The structure of a meander channel CCD is shown in FIGS. 15a and 15b. In the meander channel CCD, accumulated charge is transferred to a register commonly referred to as a "meander channel." Due to the interdigitated configuration of channel stops, and the location of certain barrier and storage regions, charge accumulated at each photosite (shown in FIG. 15a as a photocapacitor) that has been transferred to a channel beneath electrodes M1 and M2, will "meander" along this channel to an output device. The manner in which charge is transferred from each photocapacitor into a corresponding storage region is illustrated in FIGS. 15c and 16a. During charge integration, charge accumulates in a potential well beneath a photogate terminal MG. Lowering the potential applied to the photogate terminal MG causes accumulated charge to be transferred to a potential well beneath the channel electrode M1 (storage region I, storage region III, etc.).
To cause the transferred charge to "meander" down the channel, the potential applied to the channel electrode M1 is lowered (made less positive) while the potential applied to the channel electrode M2 is raised (made more positive). See FIG. 16b. The charge packets are then transferred from storage regions I, III, etc. beneath the channel electrode M1 to storage regions II, IV, etc. beneath the channel electrode M2. The potential on the channel electrode M2 is then raised and that on channel electrode M1 lowered, thereby causing charge packets to be shifted to storage regions of a subsequent stage, e.g., the charge packet from storage region I has been transferred to storage region III. See FIG. 16c. This process continues until all charge packets are advanced the length of the channel.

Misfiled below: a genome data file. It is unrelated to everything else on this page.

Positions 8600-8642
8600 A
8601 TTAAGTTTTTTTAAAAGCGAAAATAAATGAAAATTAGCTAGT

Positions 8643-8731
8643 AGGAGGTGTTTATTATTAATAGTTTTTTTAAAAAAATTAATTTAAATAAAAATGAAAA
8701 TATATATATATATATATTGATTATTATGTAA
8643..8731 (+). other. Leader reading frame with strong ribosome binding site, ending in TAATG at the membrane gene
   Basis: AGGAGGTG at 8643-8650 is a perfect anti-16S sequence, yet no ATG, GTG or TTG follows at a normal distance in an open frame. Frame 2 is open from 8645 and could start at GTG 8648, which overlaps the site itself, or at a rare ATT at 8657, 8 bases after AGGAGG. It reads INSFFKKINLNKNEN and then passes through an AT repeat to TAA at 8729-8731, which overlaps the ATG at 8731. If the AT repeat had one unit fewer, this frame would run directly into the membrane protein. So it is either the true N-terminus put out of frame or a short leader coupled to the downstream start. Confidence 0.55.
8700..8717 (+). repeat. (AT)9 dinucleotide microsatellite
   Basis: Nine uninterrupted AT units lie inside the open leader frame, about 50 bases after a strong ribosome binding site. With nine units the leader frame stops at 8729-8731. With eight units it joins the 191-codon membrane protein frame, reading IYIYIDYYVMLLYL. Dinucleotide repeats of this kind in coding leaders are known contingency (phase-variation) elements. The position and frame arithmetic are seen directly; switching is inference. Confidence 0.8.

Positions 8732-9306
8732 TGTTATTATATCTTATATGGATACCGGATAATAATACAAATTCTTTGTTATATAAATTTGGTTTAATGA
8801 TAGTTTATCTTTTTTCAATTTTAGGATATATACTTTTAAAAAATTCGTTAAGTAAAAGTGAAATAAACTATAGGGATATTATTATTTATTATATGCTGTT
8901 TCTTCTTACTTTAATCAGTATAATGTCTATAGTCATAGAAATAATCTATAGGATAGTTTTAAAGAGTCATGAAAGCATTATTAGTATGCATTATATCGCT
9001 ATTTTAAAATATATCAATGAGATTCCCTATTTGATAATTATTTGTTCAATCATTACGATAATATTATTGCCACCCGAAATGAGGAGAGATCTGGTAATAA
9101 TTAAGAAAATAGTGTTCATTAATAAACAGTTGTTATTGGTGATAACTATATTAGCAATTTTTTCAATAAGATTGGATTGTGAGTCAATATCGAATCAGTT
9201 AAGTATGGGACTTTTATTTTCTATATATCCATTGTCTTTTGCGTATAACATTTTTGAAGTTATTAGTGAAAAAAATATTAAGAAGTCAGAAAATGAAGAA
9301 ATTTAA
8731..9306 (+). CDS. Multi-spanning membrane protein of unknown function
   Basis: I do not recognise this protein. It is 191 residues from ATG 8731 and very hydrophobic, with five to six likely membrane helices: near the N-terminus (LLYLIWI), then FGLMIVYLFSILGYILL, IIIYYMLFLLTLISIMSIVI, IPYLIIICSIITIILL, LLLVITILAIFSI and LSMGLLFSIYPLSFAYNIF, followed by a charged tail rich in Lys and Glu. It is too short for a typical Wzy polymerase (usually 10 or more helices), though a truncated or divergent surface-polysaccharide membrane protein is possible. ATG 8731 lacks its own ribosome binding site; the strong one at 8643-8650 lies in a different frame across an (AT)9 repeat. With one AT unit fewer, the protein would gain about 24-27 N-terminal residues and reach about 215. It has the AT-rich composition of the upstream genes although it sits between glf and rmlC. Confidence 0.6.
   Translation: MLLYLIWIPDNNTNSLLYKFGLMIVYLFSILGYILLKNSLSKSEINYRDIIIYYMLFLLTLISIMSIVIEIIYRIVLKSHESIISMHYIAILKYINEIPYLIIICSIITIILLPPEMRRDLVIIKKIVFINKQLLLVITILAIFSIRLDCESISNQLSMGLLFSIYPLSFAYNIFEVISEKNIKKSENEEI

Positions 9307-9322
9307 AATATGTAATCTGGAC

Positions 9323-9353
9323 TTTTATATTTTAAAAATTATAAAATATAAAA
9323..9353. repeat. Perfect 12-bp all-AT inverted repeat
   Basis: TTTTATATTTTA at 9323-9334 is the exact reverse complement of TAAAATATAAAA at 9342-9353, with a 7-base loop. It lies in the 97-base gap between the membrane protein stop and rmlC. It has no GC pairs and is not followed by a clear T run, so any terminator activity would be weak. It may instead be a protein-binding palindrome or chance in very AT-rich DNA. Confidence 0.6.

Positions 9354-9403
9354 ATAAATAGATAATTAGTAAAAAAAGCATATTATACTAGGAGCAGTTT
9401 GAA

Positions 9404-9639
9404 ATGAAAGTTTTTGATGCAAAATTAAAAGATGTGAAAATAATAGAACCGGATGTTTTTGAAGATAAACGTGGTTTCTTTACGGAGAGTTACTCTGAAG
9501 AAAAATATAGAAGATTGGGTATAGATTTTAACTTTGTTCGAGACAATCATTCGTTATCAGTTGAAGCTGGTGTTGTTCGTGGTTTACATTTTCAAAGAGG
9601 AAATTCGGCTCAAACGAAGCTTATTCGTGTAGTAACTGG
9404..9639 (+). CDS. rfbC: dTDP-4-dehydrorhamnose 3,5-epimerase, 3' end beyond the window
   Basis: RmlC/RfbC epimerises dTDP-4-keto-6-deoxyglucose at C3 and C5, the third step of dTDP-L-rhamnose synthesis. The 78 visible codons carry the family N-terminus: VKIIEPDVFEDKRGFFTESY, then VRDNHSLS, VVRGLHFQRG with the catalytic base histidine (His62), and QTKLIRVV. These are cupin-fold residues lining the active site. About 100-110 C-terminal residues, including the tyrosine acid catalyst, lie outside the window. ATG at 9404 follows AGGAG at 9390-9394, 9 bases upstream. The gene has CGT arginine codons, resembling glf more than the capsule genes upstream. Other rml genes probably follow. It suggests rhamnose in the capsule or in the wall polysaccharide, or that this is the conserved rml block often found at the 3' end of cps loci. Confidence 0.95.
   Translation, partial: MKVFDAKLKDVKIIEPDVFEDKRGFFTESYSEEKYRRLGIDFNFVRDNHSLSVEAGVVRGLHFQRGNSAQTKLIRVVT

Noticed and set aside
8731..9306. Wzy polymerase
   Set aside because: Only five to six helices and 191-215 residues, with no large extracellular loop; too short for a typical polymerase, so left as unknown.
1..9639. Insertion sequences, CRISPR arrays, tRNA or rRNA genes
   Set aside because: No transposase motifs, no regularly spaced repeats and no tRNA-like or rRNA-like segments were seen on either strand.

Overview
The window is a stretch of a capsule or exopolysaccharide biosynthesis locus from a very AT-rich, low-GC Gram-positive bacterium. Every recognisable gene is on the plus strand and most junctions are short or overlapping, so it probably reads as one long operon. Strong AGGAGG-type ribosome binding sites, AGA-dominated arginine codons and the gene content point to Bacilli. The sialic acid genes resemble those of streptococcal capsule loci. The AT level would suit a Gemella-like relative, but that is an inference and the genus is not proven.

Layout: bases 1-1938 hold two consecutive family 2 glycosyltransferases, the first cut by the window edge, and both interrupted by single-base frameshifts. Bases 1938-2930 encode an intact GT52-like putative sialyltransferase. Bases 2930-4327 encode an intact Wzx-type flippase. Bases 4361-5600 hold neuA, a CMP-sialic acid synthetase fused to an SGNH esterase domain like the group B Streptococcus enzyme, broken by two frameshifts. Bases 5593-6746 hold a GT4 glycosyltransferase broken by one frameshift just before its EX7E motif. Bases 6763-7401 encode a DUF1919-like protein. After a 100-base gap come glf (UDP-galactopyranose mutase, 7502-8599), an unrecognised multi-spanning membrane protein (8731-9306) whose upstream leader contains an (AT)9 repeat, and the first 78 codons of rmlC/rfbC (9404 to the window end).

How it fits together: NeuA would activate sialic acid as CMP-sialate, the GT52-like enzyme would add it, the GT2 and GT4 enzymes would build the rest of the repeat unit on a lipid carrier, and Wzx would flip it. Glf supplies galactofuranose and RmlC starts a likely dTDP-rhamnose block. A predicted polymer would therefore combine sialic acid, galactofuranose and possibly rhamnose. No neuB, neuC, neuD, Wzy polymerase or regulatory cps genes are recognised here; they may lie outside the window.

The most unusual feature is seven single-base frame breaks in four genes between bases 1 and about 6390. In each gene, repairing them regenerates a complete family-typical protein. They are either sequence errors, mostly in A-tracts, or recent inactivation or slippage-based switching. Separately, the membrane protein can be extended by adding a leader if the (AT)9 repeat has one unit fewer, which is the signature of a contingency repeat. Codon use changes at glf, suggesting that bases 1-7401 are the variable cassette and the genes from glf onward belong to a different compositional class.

In a different type of meander channel device, illustrated in FIGS. 17a and 17b, photodiodes are used as the photosensitive element. In this case, the gating electrode MG is used to provide a potential barrier between the photodiode and the storage regions in the meander channel. A low voltage on MG will form the barrier whereas a high voltage allows transfer. In all other respects, the operation is identical to that of the photocapacitor meander device described above.